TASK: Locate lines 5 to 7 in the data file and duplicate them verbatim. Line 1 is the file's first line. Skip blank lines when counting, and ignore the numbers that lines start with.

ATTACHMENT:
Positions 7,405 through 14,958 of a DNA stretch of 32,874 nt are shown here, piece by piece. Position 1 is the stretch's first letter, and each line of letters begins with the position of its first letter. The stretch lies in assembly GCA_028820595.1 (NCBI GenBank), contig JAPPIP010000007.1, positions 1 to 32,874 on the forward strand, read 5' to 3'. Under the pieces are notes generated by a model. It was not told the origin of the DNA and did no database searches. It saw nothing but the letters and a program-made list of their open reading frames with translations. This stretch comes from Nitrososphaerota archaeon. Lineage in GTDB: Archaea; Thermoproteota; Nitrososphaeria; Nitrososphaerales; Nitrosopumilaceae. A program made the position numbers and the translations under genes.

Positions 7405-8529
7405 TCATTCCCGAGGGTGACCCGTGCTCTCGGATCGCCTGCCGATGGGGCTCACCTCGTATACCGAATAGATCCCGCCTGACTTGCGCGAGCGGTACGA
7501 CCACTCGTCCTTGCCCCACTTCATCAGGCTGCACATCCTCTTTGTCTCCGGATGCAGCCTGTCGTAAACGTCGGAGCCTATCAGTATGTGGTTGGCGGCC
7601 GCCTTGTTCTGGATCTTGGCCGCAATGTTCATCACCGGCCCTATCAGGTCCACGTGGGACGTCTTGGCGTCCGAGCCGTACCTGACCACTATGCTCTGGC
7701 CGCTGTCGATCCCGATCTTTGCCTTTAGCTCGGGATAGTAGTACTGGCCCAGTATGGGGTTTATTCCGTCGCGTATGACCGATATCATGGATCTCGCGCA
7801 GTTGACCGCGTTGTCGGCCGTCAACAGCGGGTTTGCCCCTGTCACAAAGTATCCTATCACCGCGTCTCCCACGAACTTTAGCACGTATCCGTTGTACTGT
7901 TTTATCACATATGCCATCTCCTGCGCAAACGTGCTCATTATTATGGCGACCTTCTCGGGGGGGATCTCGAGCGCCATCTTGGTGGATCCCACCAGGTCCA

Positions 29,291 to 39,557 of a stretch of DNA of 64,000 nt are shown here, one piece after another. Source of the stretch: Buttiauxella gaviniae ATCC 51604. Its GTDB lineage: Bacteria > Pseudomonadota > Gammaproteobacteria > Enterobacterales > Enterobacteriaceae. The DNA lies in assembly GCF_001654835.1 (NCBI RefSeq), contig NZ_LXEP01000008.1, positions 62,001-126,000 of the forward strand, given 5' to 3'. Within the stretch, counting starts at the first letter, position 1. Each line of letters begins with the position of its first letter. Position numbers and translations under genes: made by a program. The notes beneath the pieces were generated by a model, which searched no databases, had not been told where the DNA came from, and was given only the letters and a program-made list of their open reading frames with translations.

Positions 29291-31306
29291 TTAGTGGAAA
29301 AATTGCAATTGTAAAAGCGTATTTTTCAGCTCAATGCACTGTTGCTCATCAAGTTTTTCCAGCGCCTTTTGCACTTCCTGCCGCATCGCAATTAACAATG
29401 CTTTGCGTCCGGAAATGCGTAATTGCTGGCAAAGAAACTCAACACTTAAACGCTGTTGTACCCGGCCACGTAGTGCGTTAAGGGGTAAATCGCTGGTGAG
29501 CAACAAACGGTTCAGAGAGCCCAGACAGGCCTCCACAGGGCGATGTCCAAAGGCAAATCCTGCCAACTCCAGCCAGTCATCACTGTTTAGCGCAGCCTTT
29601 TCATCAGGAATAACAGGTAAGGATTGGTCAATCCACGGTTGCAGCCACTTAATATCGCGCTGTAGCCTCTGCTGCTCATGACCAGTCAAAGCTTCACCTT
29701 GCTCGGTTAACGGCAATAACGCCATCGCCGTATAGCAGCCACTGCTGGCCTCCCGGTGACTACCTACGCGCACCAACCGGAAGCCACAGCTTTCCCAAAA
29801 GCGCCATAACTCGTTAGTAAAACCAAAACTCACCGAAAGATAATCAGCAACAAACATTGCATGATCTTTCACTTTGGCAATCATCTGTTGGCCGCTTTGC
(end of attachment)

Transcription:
7601 GCCTTGTTCTGGATCTTGGCCGCAATGTTCATCACCGGCCCTATCAGGTCCACGTGGGACGTCTTGGCGTCCGAGCCGTACCTGACCACTATGCTCTGGC
7701 CGCTGTCGATCCCGATCTTTGCCTTTAGCTCGGGATAGTAGTACTGGCCCAGTATGGGGTTTATTCCGTCGCGTATGACCGATATCATGGATCTCGCGCA
7801 GTTGACCGCGTTGTCGGCCGTCAACAGCGGGTTTGCCCCTGTCACAAAGTATCCTATCACCGCGTCTCCCACGAACTTTAGCACGTATCCGTTGTACTGT